Natural swimming pools are a great example of a shift among homeowners to move towards more natural, holistic home environments, as an alternative to a traditional swimming pool. They have become increasingly popular in recent years—and for good reason! They’re beautiful, eco-friendly, and can be an affordable option as opposed to conventional pools. But before you dive in (pun intended), there are some things you need to know. This article will teach you everything you need to know about natural swimming pools (also called natural swimming ponds or recreation ponds) and if installing one in your backyard is right for you. So read on, and get ready to take the plunge!
What Are Natural Swimming Pools?
A natural swimming pool (NSP) is, simply put, a pool that uses no chemicals—not even chlorine. It instead uses nature to filter the water, removing the need for harsh chemicals. The water in a natural swimming pool is clean and clear, thanks to plants and other natural filtration systems.
Typically, an NSP will have two parts: a swimming area and a plant-filtered regeneration zone. The regeneration zone is where the water is filtered and purified. Water is pumped from the swimming area into the regeneration zone, where it flows through a bed of gravel and plants. The aquatic plants remove impurities from the water, and the gravel provides a home for beneficial bacteria.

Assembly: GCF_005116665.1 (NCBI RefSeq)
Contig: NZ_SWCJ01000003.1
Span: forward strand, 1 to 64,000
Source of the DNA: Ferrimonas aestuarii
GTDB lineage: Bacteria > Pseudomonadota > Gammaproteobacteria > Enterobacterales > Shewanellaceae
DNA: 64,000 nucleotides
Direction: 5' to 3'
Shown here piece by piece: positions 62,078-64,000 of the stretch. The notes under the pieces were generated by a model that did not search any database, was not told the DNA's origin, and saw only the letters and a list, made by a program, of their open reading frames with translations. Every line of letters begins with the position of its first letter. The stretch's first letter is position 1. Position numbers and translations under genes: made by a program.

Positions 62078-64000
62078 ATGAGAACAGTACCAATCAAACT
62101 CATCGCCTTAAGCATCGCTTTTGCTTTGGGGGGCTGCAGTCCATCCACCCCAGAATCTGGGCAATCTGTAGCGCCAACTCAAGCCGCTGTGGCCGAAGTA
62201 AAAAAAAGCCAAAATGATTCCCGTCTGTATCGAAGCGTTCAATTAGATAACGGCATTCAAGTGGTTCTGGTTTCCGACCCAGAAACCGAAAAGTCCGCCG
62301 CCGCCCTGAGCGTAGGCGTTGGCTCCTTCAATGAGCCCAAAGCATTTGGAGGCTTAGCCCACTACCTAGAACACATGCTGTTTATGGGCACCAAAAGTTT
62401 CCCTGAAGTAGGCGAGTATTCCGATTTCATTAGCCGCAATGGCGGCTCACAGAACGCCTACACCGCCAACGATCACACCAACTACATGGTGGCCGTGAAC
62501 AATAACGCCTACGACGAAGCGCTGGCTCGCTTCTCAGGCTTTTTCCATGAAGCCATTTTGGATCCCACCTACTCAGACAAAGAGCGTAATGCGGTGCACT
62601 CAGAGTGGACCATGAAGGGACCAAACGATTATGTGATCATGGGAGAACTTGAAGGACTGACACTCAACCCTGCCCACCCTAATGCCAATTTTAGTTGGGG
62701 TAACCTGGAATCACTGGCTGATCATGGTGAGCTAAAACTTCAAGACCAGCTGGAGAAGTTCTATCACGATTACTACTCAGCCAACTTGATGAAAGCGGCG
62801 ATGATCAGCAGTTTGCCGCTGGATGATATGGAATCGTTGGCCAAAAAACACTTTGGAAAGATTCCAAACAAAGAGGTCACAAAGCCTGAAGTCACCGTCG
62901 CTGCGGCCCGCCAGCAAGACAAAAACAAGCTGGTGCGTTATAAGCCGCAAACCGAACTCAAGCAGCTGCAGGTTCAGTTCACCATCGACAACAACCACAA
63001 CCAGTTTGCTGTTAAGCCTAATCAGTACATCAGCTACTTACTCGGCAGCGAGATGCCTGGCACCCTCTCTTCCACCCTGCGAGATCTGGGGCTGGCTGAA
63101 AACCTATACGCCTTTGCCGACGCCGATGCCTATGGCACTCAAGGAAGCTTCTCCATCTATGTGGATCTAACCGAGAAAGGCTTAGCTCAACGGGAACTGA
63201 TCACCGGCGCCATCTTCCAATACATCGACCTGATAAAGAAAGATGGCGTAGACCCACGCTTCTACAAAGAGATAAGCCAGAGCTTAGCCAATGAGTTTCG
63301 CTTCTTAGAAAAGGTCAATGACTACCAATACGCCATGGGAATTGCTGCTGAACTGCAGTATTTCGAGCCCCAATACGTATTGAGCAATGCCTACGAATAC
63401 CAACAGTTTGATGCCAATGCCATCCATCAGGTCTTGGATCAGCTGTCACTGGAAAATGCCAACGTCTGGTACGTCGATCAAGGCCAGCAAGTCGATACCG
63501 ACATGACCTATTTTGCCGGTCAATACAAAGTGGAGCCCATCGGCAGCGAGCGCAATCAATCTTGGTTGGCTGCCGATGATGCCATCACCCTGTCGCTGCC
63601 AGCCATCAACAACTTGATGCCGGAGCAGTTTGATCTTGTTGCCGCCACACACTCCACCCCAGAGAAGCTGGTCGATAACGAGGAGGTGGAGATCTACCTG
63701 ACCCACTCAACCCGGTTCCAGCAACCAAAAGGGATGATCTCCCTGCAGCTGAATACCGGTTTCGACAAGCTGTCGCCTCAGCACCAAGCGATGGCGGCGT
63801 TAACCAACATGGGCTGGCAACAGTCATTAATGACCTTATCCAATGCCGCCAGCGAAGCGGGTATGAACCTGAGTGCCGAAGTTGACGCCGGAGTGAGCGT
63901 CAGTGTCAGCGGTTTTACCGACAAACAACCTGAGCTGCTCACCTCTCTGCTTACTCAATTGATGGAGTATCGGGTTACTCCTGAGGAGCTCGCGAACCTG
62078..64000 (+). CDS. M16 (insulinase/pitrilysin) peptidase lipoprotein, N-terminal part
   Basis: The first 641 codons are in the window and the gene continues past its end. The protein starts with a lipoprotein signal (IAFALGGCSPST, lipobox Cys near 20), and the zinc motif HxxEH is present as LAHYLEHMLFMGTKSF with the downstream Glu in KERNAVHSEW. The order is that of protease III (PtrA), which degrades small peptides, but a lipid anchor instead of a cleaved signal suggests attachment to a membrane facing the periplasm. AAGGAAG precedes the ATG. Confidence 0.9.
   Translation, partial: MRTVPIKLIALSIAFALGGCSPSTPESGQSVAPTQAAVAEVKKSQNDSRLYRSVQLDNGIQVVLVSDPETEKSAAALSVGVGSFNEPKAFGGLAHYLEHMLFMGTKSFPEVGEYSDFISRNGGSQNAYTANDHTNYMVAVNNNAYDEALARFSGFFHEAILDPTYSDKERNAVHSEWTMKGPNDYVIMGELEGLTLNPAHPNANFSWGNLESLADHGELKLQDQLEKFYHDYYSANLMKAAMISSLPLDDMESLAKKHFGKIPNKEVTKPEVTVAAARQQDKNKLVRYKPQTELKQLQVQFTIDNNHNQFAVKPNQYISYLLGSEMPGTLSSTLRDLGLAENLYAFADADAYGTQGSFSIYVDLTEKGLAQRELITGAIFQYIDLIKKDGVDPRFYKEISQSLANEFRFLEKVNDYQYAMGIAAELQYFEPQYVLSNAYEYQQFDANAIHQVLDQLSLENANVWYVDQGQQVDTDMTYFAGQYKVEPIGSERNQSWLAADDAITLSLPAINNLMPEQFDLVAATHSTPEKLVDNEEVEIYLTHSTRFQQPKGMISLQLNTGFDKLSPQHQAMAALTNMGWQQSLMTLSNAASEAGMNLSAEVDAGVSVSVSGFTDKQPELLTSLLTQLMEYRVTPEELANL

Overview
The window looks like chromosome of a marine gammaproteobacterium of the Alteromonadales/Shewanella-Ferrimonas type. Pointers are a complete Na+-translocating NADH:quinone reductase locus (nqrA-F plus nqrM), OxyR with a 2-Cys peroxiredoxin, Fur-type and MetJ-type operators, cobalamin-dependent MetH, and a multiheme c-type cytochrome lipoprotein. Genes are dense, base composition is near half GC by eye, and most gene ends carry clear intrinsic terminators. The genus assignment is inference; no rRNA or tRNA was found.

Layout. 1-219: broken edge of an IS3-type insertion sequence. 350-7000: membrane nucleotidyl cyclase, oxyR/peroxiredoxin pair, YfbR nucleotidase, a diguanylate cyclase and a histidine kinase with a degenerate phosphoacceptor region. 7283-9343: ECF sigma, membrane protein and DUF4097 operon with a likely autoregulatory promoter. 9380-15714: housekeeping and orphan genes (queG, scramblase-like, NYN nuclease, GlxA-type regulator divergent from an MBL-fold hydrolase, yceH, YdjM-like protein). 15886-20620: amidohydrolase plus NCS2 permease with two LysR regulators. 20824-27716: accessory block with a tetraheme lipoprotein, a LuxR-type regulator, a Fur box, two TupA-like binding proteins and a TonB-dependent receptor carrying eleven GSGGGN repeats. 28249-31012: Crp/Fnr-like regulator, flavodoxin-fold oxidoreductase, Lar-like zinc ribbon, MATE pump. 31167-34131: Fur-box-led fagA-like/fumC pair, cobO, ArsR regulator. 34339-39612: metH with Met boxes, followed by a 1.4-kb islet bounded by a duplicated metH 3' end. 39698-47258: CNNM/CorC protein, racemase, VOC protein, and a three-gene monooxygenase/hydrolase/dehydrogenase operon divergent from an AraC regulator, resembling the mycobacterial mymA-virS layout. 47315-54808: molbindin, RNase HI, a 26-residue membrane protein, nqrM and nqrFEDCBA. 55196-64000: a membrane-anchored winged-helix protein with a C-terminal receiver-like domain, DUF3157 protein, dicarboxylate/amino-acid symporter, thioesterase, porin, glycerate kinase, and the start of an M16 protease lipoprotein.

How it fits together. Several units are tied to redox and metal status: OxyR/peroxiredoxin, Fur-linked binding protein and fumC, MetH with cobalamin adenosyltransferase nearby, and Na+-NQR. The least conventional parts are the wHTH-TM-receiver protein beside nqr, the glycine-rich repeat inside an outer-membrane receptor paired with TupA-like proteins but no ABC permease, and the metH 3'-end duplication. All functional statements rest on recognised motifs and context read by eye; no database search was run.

These bacteria break down contaminants, further purifying the water. The clean water is then returned to the swimming area. The key components of a natural swimming pool are the filtration system (which may include plants, rocks, gravel, sand, and other natural materials) and the pump (which circulates the water through the filtration system), which is why it can also be referred to as a swimming pond or a recreation pond.
Because they rely on natural processes, NSPs are often described as “living pools.” Not only do they provide a place to swim, but they also support a diverse ecosystem of plants and animals.
The Pros and Cons of Natural Swimming Pools
One of the biggest draws to natural pools is the desire to ditch harsh chemicals often used to maintain traditional swimming pools. Natural swimming pools (also called natural pools, swimming ponds, recreation ponds, or eco-pools) use plants, rather than chemicals, to purify the water.
Also known as a biologic pool, this type of pool is designed to recycle and clean the water using plants and other natural methods. This usually requires a certain level of upkeep but is often considered a worthwhile component of natural pools. Let’s look at some other advantages, and disadvantages, of a natural swimming pool.
The Benefits of A Natural Swimming Pool